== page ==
To go along with the story and to help students practice, I created a mini (and I mean mini - 2 activities) unit for my kiddos. I think my favorite part of the activity was having them draw their own cause and effects. That really helped me see whether they understood the concept. My favorite response:
Cause "When I run fast"
Effect "It makes me go crazy." 

From this particular student, I would definitely agree that happens! If you want to take a look at our free unit click here

~ Katie

Monday, January 16, 2012

Place Value - A Yummy Introduction

This week we began our Place Value unit. This is always a more conceptually challenging math topic for students, so when Rebecca and I thought to tackle this we wanted to relate it to something the students would be excited about. And what better topic than candy! We transformed our students into candy factory workers and it was absolutely brilliant!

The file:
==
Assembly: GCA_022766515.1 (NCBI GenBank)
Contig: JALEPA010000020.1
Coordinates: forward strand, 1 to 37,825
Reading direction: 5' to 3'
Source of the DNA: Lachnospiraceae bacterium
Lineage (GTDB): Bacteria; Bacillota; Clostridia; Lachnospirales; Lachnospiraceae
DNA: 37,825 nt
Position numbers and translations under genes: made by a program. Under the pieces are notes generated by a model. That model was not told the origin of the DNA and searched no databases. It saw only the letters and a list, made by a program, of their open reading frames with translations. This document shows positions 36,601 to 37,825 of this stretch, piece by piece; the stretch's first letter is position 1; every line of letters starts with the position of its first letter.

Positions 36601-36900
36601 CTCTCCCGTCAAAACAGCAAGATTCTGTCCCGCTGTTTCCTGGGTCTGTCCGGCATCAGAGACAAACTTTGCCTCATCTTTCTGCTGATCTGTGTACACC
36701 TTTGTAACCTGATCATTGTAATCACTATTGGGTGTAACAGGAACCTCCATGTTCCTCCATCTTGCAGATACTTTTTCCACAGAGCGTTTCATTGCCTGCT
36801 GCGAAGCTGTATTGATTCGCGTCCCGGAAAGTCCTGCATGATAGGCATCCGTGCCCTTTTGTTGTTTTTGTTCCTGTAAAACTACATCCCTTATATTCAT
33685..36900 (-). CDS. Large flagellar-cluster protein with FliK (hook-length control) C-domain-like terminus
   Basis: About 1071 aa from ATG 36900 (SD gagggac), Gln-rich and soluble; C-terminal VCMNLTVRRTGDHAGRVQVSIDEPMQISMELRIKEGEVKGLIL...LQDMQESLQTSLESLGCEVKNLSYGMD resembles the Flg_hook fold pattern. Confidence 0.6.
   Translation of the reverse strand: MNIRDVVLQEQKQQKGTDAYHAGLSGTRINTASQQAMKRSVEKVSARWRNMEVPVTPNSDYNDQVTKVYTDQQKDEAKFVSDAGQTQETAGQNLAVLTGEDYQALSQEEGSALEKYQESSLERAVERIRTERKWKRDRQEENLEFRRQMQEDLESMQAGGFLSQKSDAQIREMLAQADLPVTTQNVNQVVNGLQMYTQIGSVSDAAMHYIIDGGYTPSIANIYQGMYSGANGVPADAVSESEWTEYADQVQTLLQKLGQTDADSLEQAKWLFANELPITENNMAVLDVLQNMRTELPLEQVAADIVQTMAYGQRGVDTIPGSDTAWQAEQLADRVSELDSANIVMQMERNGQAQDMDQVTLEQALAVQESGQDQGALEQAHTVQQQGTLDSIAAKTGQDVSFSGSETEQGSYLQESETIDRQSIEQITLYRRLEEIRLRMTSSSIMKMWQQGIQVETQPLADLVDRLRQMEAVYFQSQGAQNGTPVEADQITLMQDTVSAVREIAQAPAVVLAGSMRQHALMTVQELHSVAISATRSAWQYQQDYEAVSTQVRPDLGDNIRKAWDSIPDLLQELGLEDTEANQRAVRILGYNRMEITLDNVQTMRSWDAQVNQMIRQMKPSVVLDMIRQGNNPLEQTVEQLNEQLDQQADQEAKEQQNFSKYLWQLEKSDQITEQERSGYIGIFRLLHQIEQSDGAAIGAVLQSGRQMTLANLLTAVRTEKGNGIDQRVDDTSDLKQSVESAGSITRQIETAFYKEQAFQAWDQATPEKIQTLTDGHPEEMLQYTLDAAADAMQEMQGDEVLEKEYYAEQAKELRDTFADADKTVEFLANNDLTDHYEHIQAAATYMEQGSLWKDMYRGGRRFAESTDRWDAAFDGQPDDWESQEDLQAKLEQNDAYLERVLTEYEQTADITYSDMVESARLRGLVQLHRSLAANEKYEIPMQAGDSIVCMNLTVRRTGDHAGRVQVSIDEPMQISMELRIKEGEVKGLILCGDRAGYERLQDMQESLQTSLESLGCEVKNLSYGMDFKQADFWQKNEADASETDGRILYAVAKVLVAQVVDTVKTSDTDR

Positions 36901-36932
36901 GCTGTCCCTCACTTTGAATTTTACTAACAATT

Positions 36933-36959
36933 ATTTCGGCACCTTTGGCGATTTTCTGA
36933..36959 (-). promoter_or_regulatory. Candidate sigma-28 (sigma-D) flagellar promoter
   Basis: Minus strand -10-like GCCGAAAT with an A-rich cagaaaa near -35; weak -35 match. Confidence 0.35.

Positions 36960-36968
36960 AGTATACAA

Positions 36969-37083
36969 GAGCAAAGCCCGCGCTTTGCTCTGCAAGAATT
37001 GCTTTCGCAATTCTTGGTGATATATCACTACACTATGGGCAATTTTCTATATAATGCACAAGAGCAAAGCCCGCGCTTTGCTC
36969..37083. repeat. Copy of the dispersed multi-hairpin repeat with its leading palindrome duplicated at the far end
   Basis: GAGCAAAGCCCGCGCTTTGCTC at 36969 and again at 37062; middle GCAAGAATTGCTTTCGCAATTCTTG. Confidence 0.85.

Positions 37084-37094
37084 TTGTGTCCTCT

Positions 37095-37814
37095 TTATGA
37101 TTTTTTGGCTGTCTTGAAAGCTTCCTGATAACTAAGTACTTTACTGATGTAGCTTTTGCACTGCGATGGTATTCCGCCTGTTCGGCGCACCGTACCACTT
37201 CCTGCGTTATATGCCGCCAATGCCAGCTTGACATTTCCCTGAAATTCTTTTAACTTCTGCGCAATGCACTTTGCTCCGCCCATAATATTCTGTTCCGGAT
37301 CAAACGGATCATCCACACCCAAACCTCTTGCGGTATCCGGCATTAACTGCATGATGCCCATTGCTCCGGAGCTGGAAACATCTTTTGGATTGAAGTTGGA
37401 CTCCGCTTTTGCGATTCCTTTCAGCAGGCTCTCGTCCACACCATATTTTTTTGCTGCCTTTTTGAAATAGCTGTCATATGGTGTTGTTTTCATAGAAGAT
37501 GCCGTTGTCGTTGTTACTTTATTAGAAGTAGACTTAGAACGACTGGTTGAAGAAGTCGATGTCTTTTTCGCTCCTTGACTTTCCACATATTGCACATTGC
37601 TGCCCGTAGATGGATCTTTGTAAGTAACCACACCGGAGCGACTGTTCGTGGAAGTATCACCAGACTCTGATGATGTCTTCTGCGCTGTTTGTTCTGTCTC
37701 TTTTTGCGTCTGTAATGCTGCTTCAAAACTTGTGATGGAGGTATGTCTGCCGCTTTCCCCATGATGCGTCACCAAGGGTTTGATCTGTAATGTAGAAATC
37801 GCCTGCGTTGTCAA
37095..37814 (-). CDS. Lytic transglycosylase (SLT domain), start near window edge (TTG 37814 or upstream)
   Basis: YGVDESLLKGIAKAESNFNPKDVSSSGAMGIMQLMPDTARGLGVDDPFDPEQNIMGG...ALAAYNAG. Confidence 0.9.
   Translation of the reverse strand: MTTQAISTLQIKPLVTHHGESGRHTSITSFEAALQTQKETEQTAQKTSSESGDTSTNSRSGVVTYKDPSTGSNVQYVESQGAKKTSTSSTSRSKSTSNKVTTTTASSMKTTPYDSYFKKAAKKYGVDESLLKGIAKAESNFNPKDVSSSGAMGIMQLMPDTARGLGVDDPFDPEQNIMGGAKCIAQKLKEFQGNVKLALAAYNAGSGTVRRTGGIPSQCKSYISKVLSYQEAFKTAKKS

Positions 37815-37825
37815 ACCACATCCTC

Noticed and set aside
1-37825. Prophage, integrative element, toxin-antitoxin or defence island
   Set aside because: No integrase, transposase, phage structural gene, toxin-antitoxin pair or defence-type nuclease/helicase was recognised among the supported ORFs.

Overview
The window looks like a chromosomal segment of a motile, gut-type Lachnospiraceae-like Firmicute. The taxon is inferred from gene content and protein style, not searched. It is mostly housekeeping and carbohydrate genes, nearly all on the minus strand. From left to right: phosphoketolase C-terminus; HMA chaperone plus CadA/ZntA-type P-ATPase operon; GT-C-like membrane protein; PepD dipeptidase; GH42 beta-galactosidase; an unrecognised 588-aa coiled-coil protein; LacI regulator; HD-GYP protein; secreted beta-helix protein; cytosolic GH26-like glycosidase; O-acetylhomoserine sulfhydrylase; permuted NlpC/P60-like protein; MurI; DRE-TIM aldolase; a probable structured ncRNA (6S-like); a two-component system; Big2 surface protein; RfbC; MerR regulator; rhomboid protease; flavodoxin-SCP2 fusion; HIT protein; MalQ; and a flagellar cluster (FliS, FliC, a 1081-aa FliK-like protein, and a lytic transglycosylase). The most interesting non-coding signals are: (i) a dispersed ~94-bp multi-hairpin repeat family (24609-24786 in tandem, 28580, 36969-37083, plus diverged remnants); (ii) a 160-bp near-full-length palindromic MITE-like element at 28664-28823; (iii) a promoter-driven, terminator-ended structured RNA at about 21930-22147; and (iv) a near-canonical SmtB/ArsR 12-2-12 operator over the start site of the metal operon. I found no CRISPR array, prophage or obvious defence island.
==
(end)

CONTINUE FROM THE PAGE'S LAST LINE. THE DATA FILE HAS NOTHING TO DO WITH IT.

Not only were students engaged, but they were learning too! We have posted this scrumptious unit on our Teachers Pay Teachers store. It has two lesson plans, practice pages, manipulatives, task cards, and a review "Go Fish" game! Let us know what you think!

~ Katie and Rebecca

Saturday, January 14, 2012

Mapping Mini Unit

Ahoy mateys! We have added a new pirate themed mapping mini unit to our shop! It includes 11 printable student pages, directions for an interactive compass rose game (our firsties beg to play it on indoor recess days), and a fun performance assessment. (Shiver me timbers! We just used fun to describe an assessment!) As always, thanks to the talented Kirsten at KPM Doodles for all of the darling clipart!